By Davalynn Spencer
“What if I run out of things to say?”
For some authors, this can be a serious concern. Other writers dip from an ever-flowing font and never worry about where the next words are coming from.
I began my writer’s journey as a journalist and crime-beat reporter. Talk about unending fodder. But deep down in the creative crevices of my soul, I wanted to be columnist and a novelist.
One Sunday morning our pastor had the ushers distribute letter-size envelopes and writing paper to every congregant. He told us to write out our dreams. Write down what we wanted to do, put the paper in the envelope, seal it, address it to ourselves, and pass it to the end of the row.
On my paper I wrote, “I want to be a newspaper columnist and also write novels.”
Three months later, I received that forgotten letter in the mail and the shock of seeing my dreams in my own handwriting made them real.
I can’t recall the initial Sunday’s sermon topic or scripture reference, but the gist of it was sealed within the envelope.
When I landed a job as a weekly columnist for a daily newspaper a few months later, I was thrilled and terrified.
“What if I run out of things to say?”
The Lord led me to II Kings 4 and the story of the widow’s oil. The woman was about to lose her sons to creditors because she had nothing but a small jar of oil and unmanageable debt. The prophet Elisha told her to collect all the jars she could find and fill them with oil from her diminishing supply.
Probably not the solution she was looking for.
However, she had one other asset she might have overlooked had it not been for the prophet. She had the capacity to obey, and so she sent her boys out to gather jars.
My favorite line in the story is: “They brought the jars to her and she kept pouring.” When she ran out of jars, the oil stopped flowing. Elisha told her to sell the oil, pay her debts, and live on the remainder.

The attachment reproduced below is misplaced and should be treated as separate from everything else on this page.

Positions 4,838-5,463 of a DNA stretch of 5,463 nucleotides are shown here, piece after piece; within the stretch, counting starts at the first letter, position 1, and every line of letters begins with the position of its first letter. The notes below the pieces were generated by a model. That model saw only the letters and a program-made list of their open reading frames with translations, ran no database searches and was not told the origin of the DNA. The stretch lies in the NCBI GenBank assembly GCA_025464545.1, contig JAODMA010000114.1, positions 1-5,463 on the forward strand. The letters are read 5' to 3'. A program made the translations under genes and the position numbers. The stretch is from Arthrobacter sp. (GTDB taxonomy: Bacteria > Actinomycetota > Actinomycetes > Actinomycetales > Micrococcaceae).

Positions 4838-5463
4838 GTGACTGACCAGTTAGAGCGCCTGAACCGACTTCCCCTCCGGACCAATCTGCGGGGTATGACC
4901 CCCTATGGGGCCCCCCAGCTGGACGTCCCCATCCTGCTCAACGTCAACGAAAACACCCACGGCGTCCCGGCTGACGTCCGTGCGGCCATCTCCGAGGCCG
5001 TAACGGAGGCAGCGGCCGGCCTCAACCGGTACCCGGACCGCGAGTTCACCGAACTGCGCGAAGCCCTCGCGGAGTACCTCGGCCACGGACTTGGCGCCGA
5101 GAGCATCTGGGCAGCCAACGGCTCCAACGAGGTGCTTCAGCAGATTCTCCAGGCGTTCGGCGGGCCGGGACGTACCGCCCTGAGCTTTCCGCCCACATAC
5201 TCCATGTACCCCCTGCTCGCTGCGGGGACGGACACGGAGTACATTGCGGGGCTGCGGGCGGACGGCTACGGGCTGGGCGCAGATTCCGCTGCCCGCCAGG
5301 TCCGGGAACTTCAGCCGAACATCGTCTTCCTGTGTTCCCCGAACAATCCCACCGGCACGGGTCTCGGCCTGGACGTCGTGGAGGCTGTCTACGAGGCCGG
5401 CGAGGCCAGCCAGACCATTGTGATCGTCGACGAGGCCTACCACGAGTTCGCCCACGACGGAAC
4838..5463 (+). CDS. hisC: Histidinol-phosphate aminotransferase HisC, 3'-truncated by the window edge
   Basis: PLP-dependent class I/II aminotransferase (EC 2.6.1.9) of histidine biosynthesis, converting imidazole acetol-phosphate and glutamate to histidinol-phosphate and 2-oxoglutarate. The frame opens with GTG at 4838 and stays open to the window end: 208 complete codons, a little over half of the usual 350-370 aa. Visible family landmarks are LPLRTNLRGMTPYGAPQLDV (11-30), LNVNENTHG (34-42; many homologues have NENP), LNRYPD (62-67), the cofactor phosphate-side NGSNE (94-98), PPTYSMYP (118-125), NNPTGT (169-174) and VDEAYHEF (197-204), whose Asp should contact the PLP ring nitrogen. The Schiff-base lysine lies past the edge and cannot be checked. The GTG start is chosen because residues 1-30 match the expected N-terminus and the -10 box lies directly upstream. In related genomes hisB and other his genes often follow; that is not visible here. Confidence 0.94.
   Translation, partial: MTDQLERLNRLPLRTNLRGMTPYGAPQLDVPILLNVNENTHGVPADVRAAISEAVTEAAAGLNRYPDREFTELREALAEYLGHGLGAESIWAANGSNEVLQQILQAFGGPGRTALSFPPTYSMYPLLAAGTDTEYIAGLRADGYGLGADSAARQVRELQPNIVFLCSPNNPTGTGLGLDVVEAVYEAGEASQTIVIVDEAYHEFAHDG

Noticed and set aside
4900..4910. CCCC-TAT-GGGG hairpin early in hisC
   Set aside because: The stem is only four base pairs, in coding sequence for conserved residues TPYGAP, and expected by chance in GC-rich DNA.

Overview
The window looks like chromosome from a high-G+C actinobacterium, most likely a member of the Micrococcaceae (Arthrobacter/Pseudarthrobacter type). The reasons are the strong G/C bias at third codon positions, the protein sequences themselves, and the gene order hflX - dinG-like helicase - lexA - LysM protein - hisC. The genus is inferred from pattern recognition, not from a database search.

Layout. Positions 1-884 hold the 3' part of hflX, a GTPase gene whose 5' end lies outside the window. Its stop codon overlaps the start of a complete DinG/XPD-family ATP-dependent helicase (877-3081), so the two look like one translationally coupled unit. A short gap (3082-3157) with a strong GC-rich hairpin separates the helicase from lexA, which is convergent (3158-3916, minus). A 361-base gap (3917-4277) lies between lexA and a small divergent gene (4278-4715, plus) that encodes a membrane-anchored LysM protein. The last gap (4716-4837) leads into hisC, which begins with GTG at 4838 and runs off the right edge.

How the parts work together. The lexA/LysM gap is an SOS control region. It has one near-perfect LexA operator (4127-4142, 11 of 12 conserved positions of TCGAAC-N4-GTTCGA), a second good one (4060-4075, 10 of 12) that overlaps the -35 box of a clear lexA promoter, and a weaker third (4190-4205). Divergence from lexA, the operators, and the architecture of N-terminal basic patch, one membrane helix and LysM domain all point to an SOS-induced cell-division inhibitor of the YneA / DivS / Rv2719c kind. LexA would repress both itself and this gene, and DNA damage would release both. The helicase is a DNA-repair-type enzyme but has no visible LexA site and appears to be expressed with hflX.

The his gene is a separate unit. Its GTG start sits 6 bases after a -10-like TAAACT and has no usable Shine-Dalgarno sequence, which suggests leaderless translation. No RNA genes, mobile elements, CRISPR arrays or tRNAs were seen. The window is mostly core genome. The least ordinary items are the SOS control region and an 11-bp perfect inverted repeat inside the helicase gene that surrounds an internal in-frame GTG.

So what does this have to do with writing? For me, everything. The point shot through my heart like a spirit-flung arrow from God. “As long as you pour it out, I will pour it in.”
A more familiar translation reads: “Trust and obey.”
Eleven years later, I still write a regular slice-of-life column. I have four novels and four novellas published and several more bubbling on the back burner.
For me, this writing endeavor is a matter of obedience. Regularly, I remind myself that as long as I pour it out, He will pour it in. He has never let me down. Not one time.
A friend once told me to find a handle on the sword of God’s word, and hold on to it. The widow’s story is my handle as an author. It serves me on discouraging days of rejection and on deliriously happy days of contract signing. It serves me always, reminding me that He is my source and provider.
What keeps you grounded in your writing and in your relationship with the original Author?
Davalynn Spencer writes Western romance complete with rugged cowboys, their challenges, and their loves. She won the 2015 Will Rogers Gold Medallion Award for Inspirational Western Fiction and makes her home on Colorado’s Front Range with a Queensland heeler, Blue, and mouse detectors, Annie and Oakley. Connect with her via www.davalynnspencer.com.
This is perfect for me today. Picture middle of the story. Where do I go now? (Can you tell I’m pansting this book?) Then this morning I sat down with my 5 am coffee and a piece of paper and pen. Prayed. Then mapped out the rest of the story. Or at least enough to know where I was going.
Loved this, Davalynn. I just finished the ACFW course on creating an author page for Facebook and am having similar concerns. Thank you for such an inspiring post!
Yes, the marvelous middle! Praise God for His faithfulness to ‘pour out’ when we call upon Him! So glad the post was encouraging.
Thank you for reading. And best to you with your new author page. So glad this was an inspiring post.